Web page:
Research Papers

Development of a New Low-Cost Tandem Variable Geometry Turbocharging Concept for Turbocharger Applications

[+] Author and Article Information
Rodrigo R. Erdmenger

GE Global Research,
Munich 85748, Germany
e-mail: rodrigo.rodriguez_erdmenger@ge.com

Katya Menter

GE Global Research,
Munich 83627, Germany
e-mail: katya.menter@gmail.com

Rogier Giepman

GE Global Research,
Munich 85748, Germany
e-mail: rogier.giepman@ge.com

Cathal Clancy

GE Global Research,
Munich SN16 9FX, Germany
e-mail: clancyca@gmail.com

Aneesh Vadvadgi

GE Global Research,
Bangalore 560066, India
e-mail: Aneesh.Vadvadgi@ge.com

Tom Lavertu

GE Global Research,
Niskayuna, NY 12309-1027
e-mail: lavertut@ge.com

Thomas Leonard

School of Mechanical and Aerospace Engineering,
Clean Energies Research
Centre in Sustainable Energy,
Queens University of Belfast,
Belfast 69126, UK
e-mail: tleonard06@qub.ac.uk

Stephen Spence

School of Mechanical and Aerospace Engineering,
Clean Energies Research Centre
in Sustainable Energy,,
Queens University of Belfast (QUB),
Belfast BT9 5AH, UK
e-mail: S.W.Spence@qub.ac.uk

1Present address: Dyson Ltd., Malmesbury BT9 5AH, UK.

2Present address: IHI Charging Systems International, Heidelberg 69126, Germany.

Manuscript received July 1, 2018; final manuscript received August 5, 2018; published online October 4, 2018. Editor: Jerzy T. Sawicki.

J. Eng. Gas Turbines Power 141(3), 031006 (Oct 04, 2018) (10 pages) Paper No: GTP-18-1411; doi: 10.1115/1.4041279 History: Received July 01, 2018; Revised August 05, 2018

The air handling system for large diesel/gas engines such as those used on locomotive, marine, and power generation applications require turbochargers with a high reliability and with turbomachinery capable to adjust to different operating conditions and transient requirements. The usage of variable geometry turbocharging (VGT) provides flexibility to the air handling system but adds complexity, cost and reduces the reliability of the turbocharger in exchange for improved engine performance and transient response. For this reason, it was desirable to explore designs that could provide the variability required by the air handling system, without the efficiency penalty of a conventional waste gate and with as little added complexity as possible. The current work describes a new low-cost variable geometry turbine design to address these requirements. The new tandem nozzle concept proposed is applicable to both axial and radial turbines and has been designed using conventional one-dimensional models and two- three-dimensional computational fluid dynamics (CFD) methods. The concept has furthermore been validated experimentally on two different test rigs. In order to avoid the long lead times of procuring castings, the nozzle for the axial turbine was manufactured using new additive manufacturing techniques. Both the axial turbine and the radial turbine designs showed that the concept is capable to achieve a mass flow variability of more than 15% and provide a robust and cost-effective alternative to conventional VGT designs by significantly reducing the number of moveable parts.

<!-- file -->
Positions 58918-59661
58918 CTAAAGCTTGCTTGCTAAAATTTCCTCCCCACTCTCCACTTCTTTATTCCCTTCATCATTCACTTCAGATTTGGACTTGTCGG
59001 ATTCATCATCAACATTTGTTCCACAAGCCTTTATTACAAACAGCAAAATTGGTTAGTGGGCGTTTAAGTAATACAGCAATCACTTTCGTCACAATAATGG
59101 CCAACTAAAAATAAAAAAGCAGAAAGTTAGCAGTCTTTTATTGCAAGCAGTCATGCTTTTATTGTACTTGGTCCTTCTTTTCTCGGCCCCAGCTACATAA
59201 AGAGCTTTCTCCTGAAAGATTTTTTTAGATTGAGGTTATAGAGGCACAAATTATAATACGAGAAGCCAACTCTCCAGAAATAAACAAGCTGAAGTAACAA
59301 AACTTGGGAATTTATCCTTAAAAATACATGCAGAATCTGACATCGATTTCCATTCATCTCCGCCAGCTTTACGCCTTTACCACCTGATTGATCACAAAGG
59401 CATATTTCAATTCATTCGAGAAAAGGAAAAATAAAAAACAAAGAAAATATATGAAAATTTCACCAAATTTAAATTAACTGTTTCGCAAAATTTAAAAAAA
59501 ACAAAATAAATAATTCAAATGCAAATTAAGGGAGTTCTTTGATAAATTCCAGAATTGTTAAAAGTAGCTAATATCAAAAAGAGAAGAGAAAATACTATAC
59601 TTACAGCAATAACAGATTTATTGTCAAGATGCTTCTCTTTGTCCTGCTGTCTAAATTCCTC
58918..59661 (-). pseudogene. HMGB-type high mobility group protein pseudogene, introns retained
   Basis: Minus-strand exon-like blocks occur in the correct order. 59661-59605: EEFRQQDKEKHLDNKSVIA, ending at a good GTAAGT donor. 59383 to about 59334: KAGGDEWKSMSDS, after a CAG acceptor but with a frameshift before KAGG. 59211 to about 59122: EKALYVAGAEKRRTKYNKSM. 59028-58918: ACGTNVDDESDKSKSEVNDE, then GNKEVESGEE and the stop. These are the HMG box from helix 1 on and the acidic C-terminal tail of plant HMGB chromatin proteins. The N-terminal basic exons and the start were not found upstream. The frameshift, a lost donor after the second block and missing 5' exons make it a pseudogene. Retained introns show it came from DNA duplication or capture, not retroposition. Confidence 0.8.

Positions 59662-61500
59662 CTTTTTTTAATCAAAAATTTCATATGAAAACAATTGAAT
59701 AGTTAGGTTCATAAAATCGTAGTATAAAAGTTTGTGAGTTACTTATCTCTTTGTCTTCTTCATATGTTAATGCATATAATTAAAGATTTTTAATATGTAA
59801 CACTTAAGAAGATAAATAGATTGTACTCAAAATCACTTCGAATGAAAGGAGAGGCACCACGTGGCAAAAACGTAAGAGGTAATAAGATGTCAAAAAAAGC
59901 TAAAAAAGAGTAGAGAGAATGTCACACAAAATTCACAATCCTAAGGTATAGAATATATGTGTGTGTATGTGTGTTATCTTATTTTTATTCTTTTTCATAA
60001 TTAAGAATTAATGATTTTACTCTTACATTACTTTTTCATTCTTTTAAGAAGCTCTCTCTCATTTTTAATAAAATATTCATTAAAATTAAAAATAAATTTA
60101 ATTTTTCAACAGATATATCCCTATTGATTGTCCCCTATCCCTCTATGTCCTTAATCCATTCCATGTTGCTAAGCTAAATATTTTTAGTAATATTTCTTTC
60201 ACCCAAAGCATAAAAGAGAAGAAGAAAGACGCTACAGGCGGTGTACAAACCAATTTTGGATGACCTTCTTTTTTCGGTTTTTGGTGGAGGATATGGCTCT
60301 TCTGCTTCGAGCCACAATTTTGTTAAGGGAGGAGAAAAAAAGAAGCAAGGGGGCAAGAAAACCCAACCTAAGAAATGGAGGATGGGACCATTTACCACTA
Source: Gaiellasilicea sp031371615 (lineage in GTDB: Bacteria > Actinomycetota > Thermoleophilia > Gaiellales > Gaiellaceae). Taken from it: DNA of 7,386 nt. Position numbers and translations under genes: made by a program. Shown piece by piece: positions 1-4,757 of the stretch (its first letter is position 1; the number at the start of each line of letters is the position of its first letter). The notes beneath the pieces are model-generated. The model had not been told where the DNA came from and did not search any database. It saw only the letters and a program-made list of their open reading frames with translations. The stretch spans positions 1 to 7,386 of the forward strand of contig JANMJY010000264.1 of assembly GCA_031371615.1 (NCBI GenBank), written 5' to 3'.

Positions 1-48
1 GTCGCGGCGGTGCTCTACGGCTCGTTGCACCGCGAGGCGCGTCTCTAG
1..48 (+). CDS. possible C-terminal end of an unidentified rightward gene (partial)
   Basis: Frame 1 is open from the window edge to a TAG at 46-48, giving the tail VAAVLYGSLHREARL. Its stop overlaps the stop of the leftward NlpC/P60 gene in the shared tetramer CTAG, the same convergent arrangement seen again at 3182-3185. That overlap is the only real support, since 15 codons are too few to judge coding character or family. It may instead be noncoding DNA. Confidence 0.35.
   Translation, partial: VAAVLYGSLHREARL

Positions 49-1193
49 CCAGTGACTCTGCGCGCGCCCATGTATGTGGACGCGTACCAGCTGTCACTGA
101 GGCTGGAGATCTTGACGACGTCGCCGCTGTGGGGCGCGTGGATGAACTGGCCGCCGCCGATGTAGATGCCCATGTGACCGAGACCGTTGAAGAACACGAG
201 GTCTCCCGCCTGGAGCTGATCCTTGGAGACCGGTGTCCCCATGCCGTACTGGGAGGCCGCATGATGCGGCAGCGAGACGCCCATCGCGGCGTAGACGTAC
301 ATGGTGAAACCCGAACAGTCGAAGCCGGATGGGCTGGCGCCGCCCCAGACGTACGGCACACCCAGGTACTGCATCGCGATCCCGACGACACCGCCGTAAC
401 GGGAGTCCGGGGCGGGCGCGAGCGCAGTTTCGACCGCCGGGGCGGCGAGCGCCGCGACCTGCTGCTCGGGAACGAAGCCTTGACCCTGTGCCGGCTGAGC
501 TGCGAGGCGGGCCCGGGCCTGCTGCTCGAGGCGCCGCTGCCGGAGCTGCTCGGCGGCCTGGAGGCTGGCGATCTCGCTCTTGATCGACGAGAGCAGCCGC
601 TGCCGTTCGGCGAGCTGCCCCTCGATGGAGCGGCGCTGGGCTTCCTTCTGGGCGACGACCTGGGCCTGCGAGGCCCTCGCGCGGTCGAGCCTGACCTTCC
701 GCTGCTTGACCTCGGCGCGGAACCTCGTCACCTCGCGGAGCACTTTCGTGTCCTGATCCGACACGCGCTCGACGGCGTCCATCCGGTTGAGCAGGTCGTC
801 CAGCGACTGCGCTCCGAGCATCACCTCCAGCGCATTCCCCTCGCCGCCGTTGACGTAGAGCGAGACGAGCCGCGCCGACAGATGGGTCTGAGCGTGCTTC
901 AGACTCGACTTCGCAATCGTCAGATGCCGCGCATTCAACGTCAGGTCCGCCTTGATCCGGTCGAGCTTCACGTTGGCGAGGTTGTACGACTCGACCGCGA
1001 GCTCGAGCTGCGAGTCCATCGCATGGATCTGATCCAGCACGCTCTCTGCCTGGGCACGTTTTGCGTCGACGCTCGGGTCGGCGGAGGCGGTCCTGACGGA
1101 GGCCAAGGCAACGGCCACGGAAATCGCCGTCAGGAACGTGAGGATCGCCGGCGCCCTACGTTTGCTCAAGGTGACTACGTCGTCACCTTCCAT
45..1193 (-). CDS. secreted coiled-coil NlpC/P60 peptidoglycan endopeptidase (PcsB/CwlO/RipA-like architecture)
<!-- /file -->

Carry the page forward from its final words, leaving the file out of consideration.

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Fig. 1

Conventional VGT system

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Fig. 3

Two-dimensional (2D) code to estimate mass flow variability

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Fig. 4

Actuation mechanism

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Fig. 5

Parametrization of the geometry

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Fig. 6

Mesh generation y+ =0.4. Number 2D elements = 280,000.

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Fig. 7

2D CFD results at low PR conditions (mass flow variability 12%)

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Fig. 8

2D CFD. Relative Mach number distribution. Influence of Ch1, Ch2, and OV parameters.

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Fig. 9

Comparison of relative Mach number distribution

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Fig. 10

Comparison of efficiency and part load power

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Fig. 11

Fixed nozzle configuration at full load

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Fig. 12

Tandem VGT configuration at full load

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Fig. 13

Low-cost Tandem VGT concept

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Fig. 14

Mass flow variability for axial concept (no rotor)

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Fig. 15

Mass flow variability for axial concept (no rotor)

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Fig. 16

QUB test rig schematic

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Fig. 17

Compressor and turbine configuration

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Fig. 19

Implementation of torque sensor

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Fig. 20

Radial tandem nozzle design

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Fig. 21

Mass flow variability (open versus closed)

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Fig. 22

Numerical results versus experiment (mass flow variability 12%)

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Fig. 23

Mass flow and efficiency (open)

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Fig. 24

Mass flow and efficiency (closed)



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